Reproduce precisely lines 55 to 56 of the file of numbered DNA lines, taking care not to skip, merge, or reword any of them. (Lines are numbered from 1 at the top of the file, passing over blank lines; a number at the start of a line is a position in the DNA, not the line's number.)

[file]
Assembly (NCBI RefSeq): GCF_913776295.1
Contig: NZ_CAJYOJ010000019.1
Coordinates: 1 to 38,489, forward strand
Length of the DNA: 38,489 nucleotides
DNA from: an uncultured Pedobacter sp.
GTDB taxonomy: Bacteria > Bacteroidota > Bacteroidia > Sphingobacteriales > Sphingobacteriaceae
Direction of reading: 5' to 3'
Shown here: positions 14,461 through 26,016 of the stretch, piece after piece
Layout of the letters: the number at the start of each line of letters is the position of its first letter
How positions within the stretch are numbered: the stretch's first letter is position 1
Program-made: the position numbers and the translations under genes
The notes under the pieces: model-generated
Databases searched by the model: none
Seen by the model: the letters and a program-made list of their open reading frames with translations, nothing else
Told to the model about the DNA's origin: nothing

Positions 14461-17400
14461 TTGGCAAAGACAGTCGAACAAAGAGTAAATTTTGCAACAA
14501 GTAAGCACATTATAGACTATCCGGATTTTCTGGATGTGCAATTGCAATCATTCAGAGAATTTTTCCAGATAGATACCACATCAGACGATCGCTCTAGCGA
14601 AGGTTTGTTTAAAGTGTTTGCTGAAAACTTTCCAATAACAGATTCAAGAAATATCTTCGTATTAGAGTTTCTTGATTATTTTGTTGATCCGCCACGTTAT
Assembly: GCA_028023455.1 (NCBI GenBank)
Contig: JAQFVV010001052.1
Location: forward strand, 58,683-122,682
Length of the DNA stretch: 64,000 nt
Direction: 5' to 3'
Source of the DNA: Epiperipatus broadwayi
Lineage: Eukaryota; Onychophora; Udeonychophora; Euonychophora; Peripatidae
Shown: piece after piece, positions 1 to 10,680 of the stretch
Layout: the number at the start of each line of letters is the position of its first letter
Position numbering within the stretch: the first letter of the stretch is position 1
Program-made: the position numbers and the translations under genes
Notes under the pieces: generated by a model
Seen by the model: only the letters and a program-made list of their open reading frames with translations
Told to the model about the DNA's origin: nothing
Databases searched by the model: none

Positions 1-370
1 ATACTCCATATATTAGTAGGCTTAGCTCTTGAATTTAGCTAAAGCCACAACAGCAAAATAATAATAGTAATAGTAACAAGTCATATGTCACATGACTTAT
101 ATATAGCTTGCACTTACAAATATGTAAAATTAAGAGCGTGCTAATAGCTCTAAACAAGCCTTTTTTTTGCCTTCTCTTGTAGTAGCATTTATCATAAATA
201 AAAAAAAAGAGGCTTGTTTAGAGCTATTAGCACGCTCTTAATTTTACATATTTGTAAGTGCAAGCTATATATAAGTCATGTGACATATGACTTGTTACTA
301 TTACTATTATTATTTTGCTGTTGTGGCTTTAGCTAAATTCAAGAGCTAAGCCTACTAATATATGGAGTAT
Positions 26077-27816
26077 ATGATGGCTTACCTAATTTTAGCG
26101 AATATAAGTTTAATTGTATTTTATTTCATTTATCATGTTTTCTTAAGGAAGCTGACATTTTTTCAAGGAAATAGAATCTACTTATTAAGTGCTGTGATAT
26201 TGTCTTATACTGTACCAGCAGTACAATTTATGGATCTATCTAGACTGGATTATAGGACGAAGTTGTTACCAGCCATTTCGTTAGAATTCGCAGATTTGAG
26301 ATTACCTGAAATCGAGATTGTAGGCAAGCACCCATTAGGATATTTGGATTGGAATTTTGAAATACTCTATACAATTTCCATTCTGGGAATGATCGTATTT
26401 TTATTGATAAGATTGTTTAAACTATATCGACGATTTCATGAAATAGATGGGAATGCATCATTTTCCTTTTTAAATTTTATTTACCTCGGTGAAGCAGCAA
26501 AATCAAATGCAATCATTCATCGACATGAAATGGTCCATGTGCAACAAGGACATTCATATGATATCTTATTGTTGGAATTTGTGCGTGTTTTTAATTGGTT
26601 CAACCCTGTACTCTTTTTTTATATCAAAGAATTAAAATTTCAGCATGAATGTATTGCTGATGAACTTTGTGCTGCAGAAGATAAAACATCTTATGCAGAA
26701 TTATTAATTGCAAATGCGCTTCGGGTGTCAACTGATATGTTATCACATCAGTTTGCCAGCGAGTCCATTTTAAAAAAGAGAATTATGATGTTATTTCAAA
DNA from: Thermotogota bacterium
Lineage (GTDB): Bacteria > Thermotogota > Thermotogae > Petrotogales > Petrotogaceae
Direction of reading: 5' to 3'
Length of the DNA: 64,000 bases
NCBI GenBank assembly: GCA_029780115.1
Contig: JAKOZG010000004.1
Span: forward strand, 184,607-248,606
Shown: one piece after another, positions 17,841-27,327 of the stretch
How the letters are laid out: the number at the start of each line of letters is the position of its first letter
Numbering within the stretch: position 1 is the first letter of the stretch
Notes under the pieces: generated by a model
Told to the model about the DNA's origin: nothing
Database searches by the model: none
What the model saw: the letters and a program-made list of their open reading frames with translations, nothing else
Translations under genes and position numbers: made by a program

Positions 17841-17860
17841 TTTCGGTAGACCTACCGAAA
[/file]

Span: forward strand, 184,607-248,606
Shown: one piece after another, positions 17,841-27,327 of the stretch